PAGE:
Association of an Intensive Lifestyle Intervention With Remission of Type 2 Diabetes

Study Questions:

What is the impact of a long-term intensive weight-loss intervention on the frequency of remission from type 2 diabetes to prediabetes or normoglycemia?


This was an ancillary observational analysis of a 4-year randomized controlled trial (baseline visit, August 2001–April 2004; last follow-up, April 2008) comparing an intensive lifestyle intervention (ILI) with a diabetes support and education control condition (DSE) among 4,503 US adults with a body mass index (BMI) of 25 kg/m2 or higher and type 2 diabetes. Participants were randomly assigned to receive the ILI, which included weekly group and individual counseling in the first 6 months, followed by three sessions per month for the second 6 months and twice-monthly contact and regular refresher group series and campaigns in years 2-4 (n = 2,241), or the DSE, which was an offer of three group sessions per year on diet, physical activity, and social support (n = 2,262).


The groups were well balanced regarding the following: mean age was 59 years, 41% were male; 73% were on oral hypoglycemic, 19% on insulin, and 7% diet only. Median duration of diabetes was 5 years, and mean BMI was 35.8 kg/m2. ILI participants lost significantly more weight than DSE participants, with 1 year net difference -7.9%; and -3.9% at year 4, and had greater fitness increases with net difference 15.4% at 1 year; and 6.4% at 4 years (p < 0.001 for each). The ILI group was significantly more likely to experience any remission (partial or complete), with prevalences of 11.5% during the first year and 7.3% at year 4, compared with 2.0% for the DSE group at both time points (p < 0.001 for each). Among ILI participants, 9.2%, 6.4%, and 3.5% had continuous, sustained remission for at least 2, at least 3, and 4 years, respectively, compared with less than 2% of DSE participants for at least 2 years; 1.3% for at least 3 years; and 0.5% for 4 years. On multivariate analysis, the variables associated with any remission at 1 year included duration of diabetes >2 years, use of hypertension medication, glycated hemoglobin (HgA1c) >6.7%, and use of insulin.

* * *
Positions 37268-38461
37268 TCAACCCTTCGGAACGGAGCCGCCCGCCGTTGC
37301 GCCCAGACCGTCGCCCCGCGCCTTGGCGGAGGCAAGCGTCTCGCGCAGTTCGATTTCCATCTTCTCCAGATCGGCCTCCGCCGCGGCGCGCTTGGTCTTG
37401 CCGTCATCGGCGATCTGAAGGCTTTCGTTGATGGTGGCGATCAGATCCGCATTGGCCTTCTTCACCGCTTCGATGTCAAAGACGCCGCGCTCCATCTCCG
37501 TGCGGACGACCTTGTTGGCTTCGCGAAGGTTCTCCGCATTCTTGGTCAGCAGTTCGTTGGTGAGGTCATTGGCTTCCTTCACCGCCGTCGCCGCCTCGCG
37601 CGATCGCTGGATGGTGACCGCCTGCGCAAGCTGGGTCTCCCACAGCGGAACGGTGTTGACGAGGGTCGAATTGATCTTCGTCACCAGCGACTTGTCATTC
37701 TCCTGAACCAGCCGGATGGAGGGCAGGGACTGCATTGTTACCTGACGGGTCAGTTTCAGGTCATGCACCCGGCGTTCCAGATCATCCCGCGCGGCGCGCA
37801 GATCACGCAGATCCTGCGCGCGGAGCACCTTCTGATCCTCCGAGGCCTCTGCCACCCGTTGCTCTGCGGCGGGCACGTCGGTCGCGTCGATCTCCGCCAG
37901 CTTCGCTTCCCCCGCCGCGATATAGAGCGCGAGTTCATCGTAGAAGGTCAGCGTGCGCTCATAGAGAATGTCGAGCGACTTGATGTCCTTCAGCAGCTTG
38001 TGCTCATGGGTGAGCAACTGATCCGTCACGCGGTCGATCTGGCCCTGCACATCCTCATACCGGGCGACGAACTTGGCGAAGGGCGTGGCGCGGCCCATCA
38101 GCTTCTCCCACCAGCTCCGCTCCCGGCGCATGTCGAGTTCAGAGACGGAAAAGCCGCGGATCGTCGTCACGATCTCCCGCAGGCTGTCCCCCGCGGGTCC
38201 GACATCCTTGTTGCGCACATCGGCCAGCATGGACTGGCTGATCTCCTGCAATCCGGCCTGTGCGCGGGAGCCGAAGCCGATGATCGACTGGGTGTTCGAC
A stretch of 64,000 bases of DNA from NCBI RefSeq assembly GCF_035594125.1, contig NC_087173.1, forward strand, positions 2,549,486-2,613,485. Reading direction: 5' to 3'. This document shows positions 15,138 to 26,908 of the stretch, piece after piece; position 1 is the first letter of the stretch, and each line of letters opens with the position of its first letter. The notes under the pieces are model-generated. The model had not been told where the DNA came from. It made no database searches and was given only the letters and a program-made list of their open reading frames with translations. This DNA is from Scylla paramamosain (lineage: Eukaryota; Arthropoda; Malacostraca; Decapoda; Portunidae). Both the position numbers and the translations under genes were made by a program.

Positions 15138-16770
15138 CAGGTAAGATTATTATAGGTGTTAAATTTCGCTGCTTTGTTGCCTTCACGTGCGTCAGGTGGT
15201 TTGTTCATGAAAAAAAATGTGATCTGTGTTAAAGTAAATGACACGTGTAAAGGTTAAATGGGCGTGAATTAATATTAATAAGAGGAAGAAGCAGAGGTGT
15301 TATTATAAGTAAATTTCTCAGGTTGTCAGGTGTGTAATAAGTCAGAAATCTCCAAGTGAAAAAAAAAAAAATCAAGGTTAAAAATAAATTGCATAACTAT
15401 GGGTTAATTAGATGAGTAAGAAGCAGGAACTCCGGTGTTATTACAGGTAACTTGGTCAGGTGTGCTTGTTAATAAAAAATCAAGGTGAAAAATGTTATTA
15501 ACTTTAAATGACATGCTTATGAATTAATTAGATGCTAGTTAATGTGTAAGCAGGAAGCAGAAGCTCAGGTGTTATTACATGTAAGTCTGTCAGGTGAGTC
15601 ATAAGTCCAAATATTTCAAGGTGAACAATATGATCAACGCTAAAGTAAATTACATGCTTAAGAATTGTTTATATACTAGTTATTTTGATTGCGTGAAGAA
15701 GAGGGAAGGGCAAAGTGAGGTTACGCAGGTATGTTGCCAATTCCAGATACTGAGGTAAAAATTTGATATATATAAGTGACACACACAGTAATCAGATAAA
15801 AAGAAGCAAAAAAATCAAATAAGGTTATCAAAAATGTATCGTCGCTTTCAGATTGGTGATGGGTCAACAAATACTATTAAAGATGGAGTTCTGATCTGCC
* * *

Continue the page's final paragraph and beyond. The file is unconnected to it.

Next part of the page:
In these exploratory analyses of overweight adults, an ILI associated with a greater likelihood of partial remission of type 2 diabetes compared with diabetes support and education. However, the absolute remission rates were modest.


Both the 1-year and 4-year results are disappointing considering the intensity of the lifestyle intervention and baseline HgA1c. This well-designed study provided a very intense weight loss and exercise regimen to diabetics who represented the obese cohort most likely to benefit. In contrast, following bariatric surgery, most subjects experience improvements in diabetes control, hypertension, dyslipidemia, and other obesity-related conditions. In patients with impaired glucose tolerance, most studies report 99-100% prevention of progression to diabetes, while in subjects with diabetes prior to surgery, resolution of the disease is reported in 64-93% of the cases. It would seem that the ILI should be focused on prediabetes and the metabolic syndrome.

Keywords: Hemoglobin A, Myocardial Infarction, Bariatric Surgery, Insulin, Follow-Up Studies, Weight Loss, Body Weight, Metabolic Syndrome, Prevalence, Glucose Intolerance, Dyslipidemias, Body Mass Index, Cardiology, Cardiovascular Diseases, Obesity, Hypoglycemic Agents, Hypertension, Diabetes Mellitus, Myocardial Reperfusion

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